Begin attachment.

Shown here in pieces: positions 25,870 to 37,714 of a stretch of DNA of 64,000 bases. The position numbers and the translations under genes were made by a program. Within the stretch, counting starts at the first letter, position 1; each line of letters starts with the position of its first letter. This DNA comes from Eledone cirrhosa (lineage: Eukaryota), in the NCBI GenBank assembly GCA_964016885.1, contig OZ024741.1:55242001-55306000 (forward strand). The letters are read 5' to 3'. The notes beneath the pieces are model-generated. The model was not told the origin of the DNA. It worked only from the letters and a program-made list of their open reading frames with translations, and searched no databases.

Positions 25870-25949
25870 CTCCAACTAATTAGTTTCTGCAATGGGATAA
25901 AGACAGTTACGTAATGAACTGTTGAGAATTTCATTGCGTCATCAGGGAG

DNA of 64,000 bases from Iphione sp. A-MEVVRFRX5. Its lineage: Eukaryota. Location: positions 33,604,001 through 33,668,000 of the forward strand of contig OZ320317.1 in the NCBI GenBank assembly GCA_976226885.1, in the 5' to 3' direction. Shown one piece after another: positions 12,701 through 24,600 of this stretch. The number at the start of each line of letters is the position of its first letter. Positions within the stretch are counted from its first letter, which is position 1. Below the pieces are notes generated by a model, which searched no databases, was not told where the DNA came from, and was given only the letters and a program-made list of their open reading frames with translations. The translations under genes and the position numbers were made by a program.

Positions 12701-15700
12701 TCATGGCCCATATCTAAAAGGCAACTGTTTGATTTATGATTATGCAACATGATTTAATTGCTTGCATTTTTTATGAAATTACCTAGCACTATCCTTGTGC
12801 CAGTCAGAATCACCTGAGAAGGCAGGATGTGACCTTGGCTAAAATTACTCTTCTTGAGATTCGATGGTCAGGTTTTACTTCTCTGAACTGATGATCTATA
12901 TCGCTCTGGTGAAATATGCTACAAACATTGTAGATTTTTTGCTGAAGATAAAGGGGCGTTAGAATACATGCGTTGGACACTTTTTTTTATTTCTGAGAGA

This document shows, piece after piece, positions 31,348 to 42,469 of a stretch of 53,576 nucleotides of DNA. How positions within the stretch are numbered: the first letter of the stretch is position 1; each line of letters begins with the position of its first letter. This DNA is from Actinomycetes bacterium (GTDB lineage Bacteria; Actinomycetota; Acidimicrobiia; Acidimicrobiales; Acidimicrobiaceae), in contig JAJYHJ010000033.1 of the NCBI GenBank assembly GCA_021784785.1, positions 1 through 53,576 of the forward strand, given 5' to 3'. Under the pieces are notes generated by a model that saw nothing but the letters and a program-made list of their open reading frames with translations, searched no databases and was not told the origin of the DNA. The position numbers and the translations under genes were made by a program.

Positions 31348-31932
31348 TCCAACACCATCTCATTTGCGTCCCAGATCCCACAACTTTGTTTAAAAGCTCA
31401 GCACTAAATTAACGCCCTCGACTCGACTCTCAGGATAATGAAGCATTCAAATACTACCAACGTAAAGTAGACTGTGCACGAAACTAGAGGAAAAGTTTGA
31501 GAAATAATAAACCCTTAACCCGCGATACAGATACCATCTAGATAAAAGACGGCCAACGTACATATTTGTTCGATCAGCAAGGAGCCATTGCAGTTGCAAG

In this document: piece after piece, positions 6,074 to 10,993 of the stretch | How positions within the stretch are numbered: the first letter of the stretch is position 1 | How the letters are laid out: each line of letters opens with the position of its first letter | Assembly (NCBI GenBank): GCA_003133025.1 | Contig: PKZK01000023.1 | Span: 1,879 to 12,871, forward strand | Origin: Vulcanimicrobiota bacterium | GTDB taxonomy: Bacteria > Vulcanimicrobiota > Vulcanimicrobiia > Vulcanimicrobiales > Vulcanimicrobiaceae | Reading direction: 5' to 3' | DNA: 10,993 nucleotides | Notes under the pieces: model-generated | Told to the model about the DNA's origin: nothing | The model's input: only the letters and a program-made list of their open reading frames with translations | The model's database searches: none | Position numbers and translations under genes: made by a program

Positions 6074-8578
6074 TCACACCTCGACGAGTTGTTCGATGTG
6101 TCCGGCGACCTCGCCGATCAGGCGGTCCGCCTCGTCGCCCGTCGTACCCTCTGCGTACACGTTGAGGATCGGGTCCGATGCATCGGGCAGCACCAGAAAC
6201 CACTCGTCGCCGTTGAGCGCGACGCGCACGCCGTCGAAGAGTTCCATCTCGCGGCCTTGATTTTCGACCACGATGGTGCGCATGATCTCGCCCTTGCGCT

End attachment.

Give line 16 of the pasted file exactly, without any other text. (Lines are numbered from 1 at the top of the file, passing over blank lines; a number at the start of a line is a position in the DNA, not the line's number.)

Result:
Positions 6074-8578